Try to understand why thinking is needed and what thinking is.  When there is a problem thinking is needed to solve it.  You have to go round about, look from every angle of the problem, think of all possible solutions.  And then there are many alternatives, so one has to choose which one is the right one.  And there is always the possibility of error, and there is always fear and anxiety–that is natural and still no guarantee that you are going to succeed in finding the solution.  One gropes in the darkness, one tries to find a way out of it.  Thinking is the confronting of a problem.  In life there are millions of problems, and thinking is needed.

I am not saying thinking is not needed.  But when you relate with the outside, it is needed.  But when you are facing your own being, it is not a problem, it is a mystery.  And let it be very clear what a mystery is.  A problem is something that can be solved; a mystery is something that cannot be solved by its very nature.  There is no way out of it, so there is no question of finding the way.

You are a mystery.  It is never going to be solved, because you annot go behind yourself, how can you solve it?  You cannot stand outside yourself and tackle yourself as a problem, so how can you solve it?  Who is going to solve whom?  You are the solver, and you are the problem, and you are the solution.  There is no division at all.  The knower and the known and the knowledge are one–this is the mystery.

When the knower is different from the known, then there is a problem.  Then there is something objective there.  You can think of a way out, you can find out something which becomes knowledge.  But inside yourself you are facing the eternal–the beginningless, the endless–you are facing the ultimate.  You cannot think.  If you think you will miss.  Only through non-thinking you will not miss.  You can only see into it–with awe, with great wonder.  You can go into it deeper and deeper, you can dive into it.  You can go on digging, and the more you dig, the more you will understand that this is a mystery to be lived not a problem to be solved.  So thinking is irrelevant .  And when thinking is irrelevant, there arises meditation.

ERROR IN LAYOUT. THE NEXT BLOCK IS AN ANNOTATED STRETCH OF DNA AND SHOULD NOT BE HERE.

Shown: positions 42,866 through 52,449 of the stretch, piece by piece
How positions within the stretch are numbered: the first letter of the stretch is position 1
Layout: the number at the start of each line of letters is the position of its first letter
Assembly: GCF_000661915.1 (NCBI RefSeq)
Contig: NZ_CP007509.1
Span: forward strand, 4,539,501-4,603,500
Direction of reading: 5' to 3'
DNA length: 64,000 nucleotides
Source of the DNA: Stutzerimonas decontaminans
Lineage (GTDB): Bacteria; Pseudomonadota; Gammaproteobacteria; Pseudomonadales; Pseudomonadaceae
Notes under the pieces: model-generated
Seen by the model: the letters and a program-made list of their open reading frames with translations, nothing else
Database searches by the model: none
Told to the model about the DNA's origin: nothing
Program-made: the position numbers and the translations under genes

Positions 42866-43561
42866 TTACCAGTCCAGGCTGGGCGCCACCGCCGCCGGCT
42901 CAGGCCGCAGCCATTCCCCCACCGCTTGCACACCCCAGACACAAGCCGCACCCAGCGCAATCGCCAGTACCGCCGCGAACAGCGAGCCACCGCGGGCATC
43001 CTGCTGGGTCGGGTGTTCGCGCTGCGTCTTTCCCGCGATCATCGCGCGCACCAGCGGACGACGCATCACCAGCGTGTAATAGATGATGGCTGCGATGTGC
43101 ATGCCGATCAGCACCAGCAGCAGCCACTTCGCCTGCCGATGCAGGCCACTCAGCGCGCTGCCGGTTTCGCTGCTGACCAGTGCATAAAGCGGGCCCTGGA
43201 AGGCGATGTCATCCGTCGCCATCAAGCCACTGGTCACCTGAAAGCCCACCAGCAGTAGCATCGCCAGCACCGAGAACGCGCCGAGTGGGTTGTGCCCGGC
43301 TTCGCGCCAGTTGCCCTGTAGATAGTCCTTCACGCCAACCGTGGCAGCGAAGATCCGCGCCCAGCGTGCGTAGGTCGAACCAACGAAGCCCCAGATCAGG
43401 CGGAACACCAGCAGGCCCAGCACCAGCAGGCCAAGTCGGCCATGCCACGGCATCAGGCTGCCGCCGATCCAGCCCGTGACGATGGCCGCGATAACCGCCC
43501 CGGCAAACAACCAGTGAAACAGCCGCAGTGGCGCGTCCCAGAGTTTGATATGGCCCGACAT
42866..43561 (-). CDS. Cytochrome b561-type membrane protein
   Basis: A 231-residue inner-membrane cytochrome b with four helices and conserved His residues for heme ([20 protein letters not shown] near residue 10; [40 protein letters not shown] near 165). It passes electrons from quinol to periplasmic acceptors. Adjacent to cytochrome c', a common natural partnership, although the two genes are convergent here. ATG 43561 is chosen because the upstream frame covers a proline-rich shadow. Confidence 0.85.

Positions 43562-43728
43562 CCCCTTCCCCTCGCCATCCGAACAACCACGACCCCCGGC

The failure of thinking is the arousal of mediation.

Science is thinking, religion is meditation.  If you think about God, it is philosophy, it is not religion.  If you live God, then it is religion.

If you are looking at a lotus flower and thinking about it, then it is science, philosophy, aesthetics.  But if you are simply looking at the lotus flower. . .the look is pure, uncontaminated by any thought, and the lotus flower is not thought to be a problem but just a beauty to be experienced . . . you are there, the lotus flower is there, and there is nothing in between–just empty, nobody is standing between you and the flower–it is meditation.  Then the flower is not outside you, because there is nothing to divide as the in and the out.  Then the lotus flower is somehow within you and you are somehow within the lotus flower.  You melt into each other; divisions are lost, boundaries become blurred.  The lotus starts touching your heart, and your heart starts touching the lotus.  There is communion.  It is meditation.

Whenever thought is not functioning, it is meditation.  Listening to me, sometimes it becomes meditation to you.  I say ‘sometimes’ because sometimes you start thinking and then you lose track.  When you are just listening, not thinking at all about  what is being said–neither for nor against, not comparing with your past knowledge, not tbeing greedy to accumulate it for your future use, not trying to justify, rationalise, not doing anything at all . . .I am here, you are there, and there is a meeting.  In that meeting is mediatation.  And then there is great beauty.